Meet the Engineering Interns-Summer 2014!

A decent portion of the Digilent blog content is produced by marketing interns and maintained by our blog editor and web staff . As awesome as our projects are and as important as the Learn site is, an equally as important part of the Digilent family is the engineering interns. The engineering interns primarily work on support for you, our customers. They write documentation, libraries, and FPGA cores.

This is Marshall, whom you might remember him from MakerFaire. Marshall is currently between project but the last project he completed was to verify a new Pmod that can operate at 16Mbps. He had to write a UART receive core for FPGAs to test it because 16Mbps is too fast for our PIC32 microcontrollers.

"I am one of the engineering interns that are responsible for a variety of tasks including email support, techincal writing, and building demo projects on FPGAs and PIC32 microcontroller boards. Primarily I verify, build demos, and write documents for new hardware. I also answer support emails dealing with PIC32 microcontroller, Xilinx FPGAs, and Pmods (peripheral modules). " - Marshall
“I am one of the engineering interns that are responsible for a variety of tasks including email support, techincal writing, and building demo projects on FPGAs and PIC32 microcontroller boards. Primarily I verify, build demos, and write documents for new hardware. I also answer support emails dealing with PIC32 microcontroller, Xilinx FPGAs, and Pmods (peripheral modules). ” – Marshall

 

This is Jesse. He is working on demo code for the PmodIA.  The PmodIA uses I2C serial communication to talk to a microcontroller.  

"My name is Jesse Njuguna, and I got my degree from WSU in computer engineering. I am a systems design enthusiast who enjoys red wine." - Jesse
“My name is Jesse Njuguna, and I got my degree from WSU in computer engineering. I am a systems design enthusiast who enjoys red wine.” – Jesse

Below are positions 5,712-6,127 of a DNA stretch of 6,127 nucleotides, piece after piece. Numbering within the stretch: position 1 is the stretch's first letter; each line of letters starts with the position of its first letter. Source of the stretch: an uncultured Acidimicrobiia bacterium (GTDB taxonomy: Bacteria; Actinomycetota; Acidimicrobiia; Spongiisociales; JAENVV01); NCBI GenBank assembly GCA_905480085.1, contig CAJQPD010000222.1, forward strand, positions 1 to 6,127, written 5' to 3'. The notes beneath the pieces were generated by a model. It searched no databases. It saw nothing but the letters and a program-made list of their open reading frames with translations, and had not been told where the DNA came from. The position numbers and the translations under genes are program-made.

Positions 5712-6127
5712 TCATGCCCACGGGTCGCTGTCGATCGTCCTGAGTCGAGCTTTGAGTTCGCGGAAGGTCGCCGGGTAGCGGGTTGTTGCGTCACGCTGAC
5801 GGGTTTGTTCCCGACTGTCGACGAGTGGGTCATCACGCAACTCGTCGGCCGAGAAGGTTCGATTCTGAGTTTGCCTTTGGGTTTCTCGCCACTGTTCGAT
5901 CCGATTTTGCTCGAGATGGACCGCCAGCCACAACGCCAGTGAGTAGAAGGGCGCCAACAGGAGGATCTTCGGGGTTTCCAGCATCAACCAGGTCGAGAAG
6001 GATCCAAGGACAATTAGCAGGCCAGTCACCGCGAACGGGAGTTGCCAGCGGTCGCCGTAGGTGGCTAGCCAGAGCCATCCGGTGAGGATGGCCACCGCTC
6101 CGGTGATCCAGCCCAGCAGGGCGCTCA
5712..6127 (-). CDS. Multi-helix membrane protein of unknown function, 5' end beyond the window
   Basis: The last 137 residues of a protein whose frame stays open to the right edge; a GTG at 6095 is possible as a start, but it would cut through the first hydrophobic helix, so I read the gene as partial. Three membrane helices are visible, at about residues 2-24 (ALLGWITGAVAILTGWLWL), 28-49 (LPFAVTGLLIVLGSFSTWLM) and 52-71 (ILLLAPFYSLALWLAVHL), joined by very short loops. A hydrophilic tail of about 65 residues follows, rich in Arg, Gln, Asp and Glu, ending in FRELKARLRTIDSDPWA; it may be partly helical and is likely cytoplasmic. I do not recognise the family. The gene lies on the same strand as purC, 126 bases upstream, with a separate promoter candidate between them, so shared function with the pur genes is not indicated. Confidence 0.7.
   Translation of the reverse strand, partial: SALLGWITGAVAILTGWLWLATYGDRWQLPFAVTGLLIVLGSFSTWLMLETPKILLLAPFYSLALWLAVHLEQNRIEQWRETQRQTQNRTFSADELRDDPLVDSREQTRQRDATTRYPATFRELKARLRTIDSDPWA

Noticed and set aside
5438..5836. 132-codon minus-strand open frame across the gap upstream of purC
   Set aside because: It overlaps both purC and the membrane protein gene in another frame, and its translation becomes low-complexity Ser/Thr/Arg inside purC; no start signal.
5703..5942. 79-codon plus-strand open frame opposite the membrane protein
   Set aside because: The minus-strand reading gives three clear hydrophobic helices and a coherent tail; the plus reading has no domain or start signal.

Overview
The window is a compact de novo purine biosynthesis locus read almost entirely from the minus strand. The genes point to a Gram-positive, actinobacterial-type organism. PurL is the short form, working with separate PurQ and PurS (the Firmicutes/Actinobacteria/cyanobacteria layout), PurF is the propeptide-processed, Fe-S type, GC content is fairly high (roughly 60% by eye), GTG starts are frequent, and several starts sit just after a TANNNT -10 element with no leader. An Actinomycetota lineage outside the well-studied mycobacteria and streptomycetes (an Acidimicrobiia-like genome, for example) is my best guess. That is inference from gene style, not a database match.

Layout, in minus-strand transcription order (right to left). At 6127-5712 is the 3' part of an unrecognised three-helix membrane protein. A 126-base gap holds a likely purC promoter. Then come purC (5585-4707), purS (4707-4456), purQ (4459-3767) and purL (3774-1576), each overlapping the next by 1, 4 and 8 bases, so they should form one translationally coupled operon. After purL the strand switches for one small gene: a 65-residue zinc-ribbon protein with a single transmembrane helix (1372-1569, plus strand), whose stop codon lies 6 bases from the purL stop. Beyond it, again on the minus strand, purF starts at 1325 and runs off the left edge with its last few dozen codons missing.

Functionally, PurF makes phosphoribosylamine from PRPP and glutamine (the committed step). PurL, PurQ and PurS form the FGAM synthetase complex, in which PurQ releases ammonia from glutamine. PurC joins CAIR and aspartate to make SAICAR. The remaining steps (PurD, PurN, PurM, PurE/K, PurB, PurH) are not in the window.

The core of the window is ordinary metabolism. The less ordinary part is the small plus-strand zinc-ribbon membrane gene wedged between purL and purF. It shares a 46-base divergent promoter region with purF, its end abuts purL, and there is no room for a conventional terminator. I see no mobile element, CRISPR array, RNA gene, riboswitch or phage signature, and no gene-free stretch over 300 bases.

This is Varun. He is currently working on a demo project for the prototype of the Basys 3. It will use 16 slide switches to provide two 8-bit binary inputs and pushbuttons to select the result of what arithmetic operation is to be displayed on the seven segment display.

"I am from Hyderabad, India. Did my undergrad in Electrical and Electronics Engineering and came here to the U.S. for my Masters. Graduated from Southern Illinois University, Carbondale (SIUC), last year majoring in Electrical and Computer Engineering. I like food, traveling, and movies. In my free time, I try my hand at photography. Working at Digilent is a great learning experience for me and I am very glad to be here. " - Varun
“I am from Hyderabad, India. Did my undergrad in Electrical and Electronics Engineering and came here to the U.S. for my Masters. Graduated from Southern Illinois University, Carbondale (SIUC), last year majoring in Electrical and Computer Engineering. I like food, traveling, and movies. In my free time, I try my hand at photography. Working at Digilent is a great learning experience for me and I am very glad to be here. ” – Varun

These two interns are Tommy and Sam. Right now they are working on Pmod libraries so that our Pmods are more accessible to all audiences.

"I am a 23 year-old computer engineering student at WSU. I like playing guitar, video games, hanging out with friends, and the Seattle Seahawks. I am from Snoqualmie, WA." - Tommy
“I am a 23 year-old computer engineering student at WSU. I like playing guitar, video games, hanging out with friends, and the Seattle Seahawks. I am from Snoqualmie, WA.” – Tommy
"I am a 21 year-old electrical engineering student at WSU. In my spare time I enjoy shredding guitar and hanging out with friends. From Vancouver, WA. Go Cougs!" - Sam
“I am a 21 year-old electrical engineering student at WSU. In my spare time I enjoy shredding guitar and hanging out with friends. From Vancouver, WA. Go Cougs!” – Sam

This is Mike. Mike is developing a microphone circuit to be used as a new Pmod design. It involves a MEMS mic, an high-pass filter, low-pass filter, and a variable gain feature. The filters will keep anything outside of the 20-20kHz hearing range frequency. The Pmod will use a SPI interface for communication.

"I am an electrical engineering Masters student at WSU. My dream job is either designing medical equipment or electric vehicles. I like snowboarding, cycling, and family bike rides with the wife and kids" - Mike
“I am an electrical engineering Masters student at WSU. My dream job is either designing medical equipment or electric vehicles. I like snowboarding, cycling, and family bike rides with the wife and kids” – Mike

Happy 4th of July to all of our American readers!

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